August 07, 2019

Product Description
Customer Reviews
<b>When the pilots flew from the carriers of the Task Force 58 they knew they had little hope of returning to their ships.<br /><br />Given that there was only seventy-five minutes of daylight left, they had little fuel, and they were flying into the middle of the world’s biggest ocean to attack the damaged but still dangerous Japanese fleet, it is little wonder that many of them were pessimistic about their chances.</b><br /><br />Yet this is exactly what sixty-four men did in the twilight hours of June 19th, 1944.<br /><br />Not one of the pilots or their crew hesitated as they got into their planes. <br /><br />“They did what their commanders and their country told them to do. They carried out a ‘mission beyond darkness.’” Robert M. Citino, <em>Navy Times</em><br /><br /><em>Mission Beyond Darkness</em> by Lt. Commander J. Bryan III records in fascinating detail one of the most remarkable missions that place during the war in the Pacific.<br /><br />Rather relying on second-hand accounts Byran explains this his work is completely authentic as it “is derived wholly from narratives by the survivors, from statements by officers and men of the <em>Lexington</em>’s company”.<br /><br />“A story of tight going and tricky work that provided aerial miracles in a landing stampede of planes and pilots; the responsibilities of those aboard the carriers; the rescue work of destroyers and escort ships; foul ups and rogue ships; obstacles of dwindling fuel, misunderstood signals … Top among aviation books.” <em>Kirkus Reviews</em><br /><br />“The thrilling story of the closing phase of the First Battle of the Philippines, in which Air Group 16 from the <em>Lexington</em> successfully attacked a number of fleeing Japanese battleships and carriers.” <em>Foreign Affairs</em><br /><br />Lieutenant Commander J. Bryan III, USNR, served as a lieutenant commander assigned to naval air combat intelligence in the Pacific during World War Two. In civilian life he was a journalist and writer who was born into the influential Bryan family of newspaper publishers and industrialists. He passed away in 1993. <em>Mission Beyond Darkness</em> was first published in 1945.<br />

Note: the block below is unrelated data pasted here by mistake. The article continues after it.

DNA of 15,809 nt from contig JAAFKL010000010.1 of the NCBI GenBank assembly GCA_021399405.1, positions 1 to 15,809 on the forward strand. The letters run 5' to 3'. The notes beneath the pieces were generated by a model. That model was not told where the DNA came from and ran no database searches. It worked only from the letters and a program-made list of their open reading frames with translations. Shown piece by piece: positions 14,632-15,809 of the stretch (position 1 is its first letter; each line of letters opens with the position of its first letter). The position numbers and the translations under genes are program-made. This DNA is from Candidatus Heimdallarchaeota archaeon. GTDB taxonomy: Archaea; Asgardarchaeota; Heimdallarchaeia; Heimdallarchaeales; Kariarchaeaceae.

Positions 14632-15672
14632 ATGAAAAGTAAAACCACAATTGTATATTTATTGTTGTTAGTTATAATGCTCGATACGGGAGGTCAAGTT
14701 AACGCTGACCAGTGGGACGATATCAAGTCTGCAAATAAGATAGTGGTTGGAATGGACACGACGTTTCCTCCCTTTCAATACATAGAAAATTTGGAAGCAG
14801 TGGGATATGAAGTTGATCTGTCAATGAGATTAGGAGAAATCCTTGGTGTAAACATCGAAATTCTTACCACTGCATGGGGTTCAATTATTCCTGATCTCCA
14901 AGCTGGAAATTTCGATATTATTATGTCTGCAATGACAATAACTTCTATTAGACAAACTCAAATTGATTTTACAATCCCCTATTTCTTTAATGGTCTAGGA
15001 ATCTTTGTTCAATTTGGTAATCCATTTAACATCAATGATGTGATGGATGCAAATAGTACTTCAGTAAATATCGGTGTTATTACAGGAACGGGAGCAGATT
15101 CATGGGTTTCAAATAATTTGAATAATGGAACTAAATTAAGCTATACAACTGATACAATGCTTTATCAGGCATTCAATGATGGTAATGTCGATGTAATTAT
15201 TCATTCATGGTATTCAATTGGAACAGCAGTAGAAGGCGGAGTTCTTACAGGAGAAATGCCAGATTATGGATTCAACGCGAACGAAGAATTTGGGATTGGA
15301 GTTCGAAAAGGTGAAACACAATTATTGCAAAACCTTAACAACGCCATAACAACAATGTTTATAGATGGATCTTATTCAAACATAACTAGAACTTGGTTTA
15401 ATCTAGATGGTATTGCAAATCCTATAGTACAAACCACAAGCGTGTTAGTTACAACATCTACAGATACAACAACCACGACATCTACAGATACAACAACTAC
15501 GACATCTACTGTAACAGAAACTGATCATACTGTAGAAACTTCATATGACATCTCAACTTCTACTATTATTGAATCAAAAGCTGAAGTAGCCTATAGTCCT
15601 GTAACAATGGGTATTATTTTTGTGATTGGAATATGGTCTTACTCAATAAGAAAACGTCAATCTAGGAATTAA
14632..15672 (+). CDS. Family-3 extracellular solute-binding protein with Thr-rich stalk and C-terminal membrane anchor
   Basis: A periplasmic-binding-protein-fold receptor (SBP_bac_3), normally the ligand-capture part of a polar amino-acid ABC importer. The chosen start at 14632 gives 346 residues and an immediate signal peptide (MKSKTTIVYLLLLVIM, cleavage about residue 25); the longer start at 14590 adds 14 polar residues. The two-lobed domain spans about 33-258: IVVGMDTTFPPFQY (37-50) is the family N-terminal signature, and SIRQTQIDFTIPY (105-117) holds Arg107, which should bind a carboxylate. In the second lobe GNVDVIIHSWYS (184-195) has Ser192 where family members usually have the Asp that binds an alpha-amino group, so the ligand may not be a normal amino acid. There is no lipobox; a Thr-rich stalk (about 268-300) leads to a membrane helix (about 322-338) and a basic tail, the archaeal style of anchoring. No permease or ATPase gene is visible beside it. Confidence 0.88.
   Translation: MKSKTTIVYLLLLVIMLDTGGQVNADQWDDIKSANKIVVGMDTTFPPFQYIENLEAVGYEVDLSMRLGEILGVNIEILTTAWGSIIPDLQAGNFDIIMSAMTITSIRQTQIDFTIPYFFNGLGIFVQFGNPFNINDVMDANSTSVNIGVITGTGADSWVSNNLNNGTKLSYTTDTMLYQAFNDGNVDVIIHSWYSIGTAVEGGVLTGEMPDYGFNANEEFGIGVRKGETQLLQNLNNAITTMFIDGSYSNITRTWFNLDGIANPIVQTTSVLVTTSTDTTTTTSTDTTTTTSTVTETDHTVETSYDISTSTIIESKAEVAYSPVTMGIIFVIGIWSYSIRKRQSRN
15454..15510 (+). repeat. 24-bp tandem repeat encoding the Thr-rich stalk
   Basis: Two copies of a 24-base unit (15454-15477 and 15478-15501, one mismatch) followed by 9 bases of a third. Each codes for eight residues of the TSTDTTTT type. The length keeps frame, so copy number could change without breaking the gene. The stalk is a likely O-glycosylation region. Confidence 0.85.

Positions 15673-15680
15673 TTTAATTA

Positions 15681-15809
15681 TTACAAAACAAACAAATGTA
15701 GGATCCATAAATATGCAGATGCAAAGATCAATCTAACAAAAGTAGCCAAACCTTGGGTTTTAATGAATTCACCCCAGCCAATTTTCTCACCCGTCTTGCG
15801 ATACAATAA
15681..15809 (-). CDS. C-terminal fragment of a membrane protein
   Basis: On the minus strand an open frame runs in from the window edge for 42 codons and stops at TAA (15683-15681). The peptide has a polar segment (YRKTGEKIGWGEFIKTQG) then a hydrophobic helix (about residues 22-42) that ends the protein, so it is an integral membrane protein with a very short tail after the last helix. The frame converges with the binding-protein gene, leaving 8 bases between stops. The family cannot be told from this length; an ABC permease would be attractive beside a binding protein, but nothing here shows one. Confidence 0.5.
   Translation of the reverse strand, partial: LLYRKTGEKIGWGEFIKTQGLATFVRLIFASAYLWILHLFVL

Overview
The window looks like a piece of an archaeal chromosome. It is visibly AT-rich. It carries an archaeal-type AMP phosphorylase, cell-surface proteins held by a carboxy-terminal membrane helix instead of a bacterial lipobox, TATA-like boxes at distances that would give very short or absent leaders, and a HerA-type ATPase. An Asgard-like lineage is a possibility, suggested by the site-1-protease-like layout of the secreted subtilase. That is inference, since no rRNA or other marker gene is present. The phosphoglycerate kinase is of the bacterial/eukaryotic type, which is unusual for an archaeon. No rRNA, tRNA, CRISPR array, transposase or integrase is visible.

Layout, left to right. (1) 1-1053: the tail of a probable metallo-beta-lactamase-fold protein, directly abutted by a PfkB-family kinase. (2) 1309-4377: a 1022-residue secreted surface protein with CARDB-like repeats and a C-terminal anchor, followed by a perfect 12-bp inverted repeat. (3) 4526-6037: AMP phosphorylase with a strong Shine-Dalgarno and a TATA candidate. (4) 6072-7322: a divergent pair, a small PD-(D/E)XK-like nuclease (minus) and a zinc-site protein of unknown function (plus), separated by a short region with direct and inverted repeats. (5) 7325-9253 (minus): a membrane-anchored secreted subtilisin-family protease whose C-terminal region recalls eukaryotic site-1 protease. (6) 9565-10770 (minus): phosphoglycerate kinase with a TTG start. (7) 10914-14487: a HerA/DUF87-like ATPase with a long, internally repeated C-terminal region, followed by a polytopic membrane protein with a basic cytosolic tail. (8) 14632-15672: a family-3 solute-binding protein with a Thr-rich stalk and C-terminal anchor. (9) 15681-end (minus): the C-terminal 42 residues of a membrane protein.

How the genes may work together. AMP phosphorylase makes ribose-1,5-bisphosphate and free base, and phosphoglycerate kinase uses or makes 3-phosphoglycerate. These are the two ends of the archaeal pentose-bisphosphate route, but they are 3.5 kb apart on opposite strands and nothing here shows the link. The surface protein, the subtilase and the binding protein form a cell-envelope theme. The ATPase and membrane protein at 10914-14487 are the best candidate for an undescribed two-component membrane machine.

Supreme Commander: MacArthur's Triumph in Japan
by Seymour Morris Jr.

Language

English

Pages

395

Publication Date

April 22, 2014

Product Description
Customer Reviews
<p>Seymour Morris Jr. combines political history, military biography, and business management to tell the story of General Douglas MacArthur's tremendous success in rebuilding Japan after World War II in <em>Supreme Commander</em>, a lively, in-depth work of biographical history complementary to <em>The Generals, The Storm of War</em>, and <em>Truman.</em></p><p>He is the most decorated general in American history—and the only five five-star general to receive the Medal of Honor. Yet Douglas MacArthur's greatest victory was not in war but in peace.</p><p>As the uniquely titled Supreme Commander for the Allied Powers, he was charged with transforming a defeated, militarist empire into a beacon of peace and democracy—“the greatest gamble ever attempted,” he called it. A career military man, MacArthur had no experience in politics, diplomacy, or economics. A vain, reclusive, and self-centered man, his many enemies in Washington thought he was a flaming peacock, and few, including President Harry Truman's closest advisors, gave him a chance of succeeding. Yet MacArthur did so brilliantly, defying timetables and expectations.</p><p><em>Supreme Commander</em> tells for the first time, the story of how MacArthur's leadership achieved a nation-building success that had never been attempted before—and never replicated since. Seymour Morris Jr. reveals this flawed man at his best who treated a defeated enemy with respect; who made informed and thoughtful decisions yet could be brash and stubborn when necessary, and who lead the Occupation with intelligence, class, and compassion.</p><p>Morris analyzes MacArthur's key tactical choices, explaining how each contributed to his accomplishment, and paints a detailed picture of a true patriot—a man of conviction who proved to be an outstanding and effective leader in the most extraordinary circumstances.</p>
Big Sister, Little Sister, Red Sister: Three Women at the Heart o...
by Jung Chang

Language

English

Pages

375

Publication Date

October 29, 2019

Product Description
Customer Reviews
<b>They were the most famous sisters in China. As the country battled through a hundred years of wars, revolutions and seismic transformations, the three Soong sisters from Shanghai were at the center of power, and each of them left an indelible mark on history.</b><br /><br /><b>Red Sister,</b> Ching-ling, married the 'Father of China', Sun Yat-sen, and rose to be Mao's vice-chair. <br /><b>Little Sister, </b>May-ling, became Madame Chiang Kai-shek, first lady of pre-Communist Nationalist China and a major political figure in her own right. <br /><b>Big Sister,</b> Ei-ling, became Chiang's unofficial main adviser - and made herself one of China's richest women. <br /><br />All three sisters enjoyed tremendous privilege and glory, but also endured constant mortal danger. They showed great courage and experienced passionate love, as well as despair and heartbreak. They remained close emotionally, even when they embraced opposing political camps and Ching-ling dedicated herself to destroying her two sisters' worlds.<br /><br /><i>Big Sister, Little Sister, Red Sister</i> is a gripping story of love, war, intrigue, bravery, glamour and betrayal, which takes us on a sweeping journey from Canton to Hawaii to New York, from exiles' quarters in Japan and Berlin to secret meeting rooms in Moscow, and from the compounds of the Communist elite in Beijing to the corridors of power in democratic Taiwan. In a group biography that is by turns intimate and epic, Jung Chang reveals the lives of three extraordinary women who helped shape twentieth-century China.
Shattered Sword: The Untold Story of the Battle of Midway: The Ja...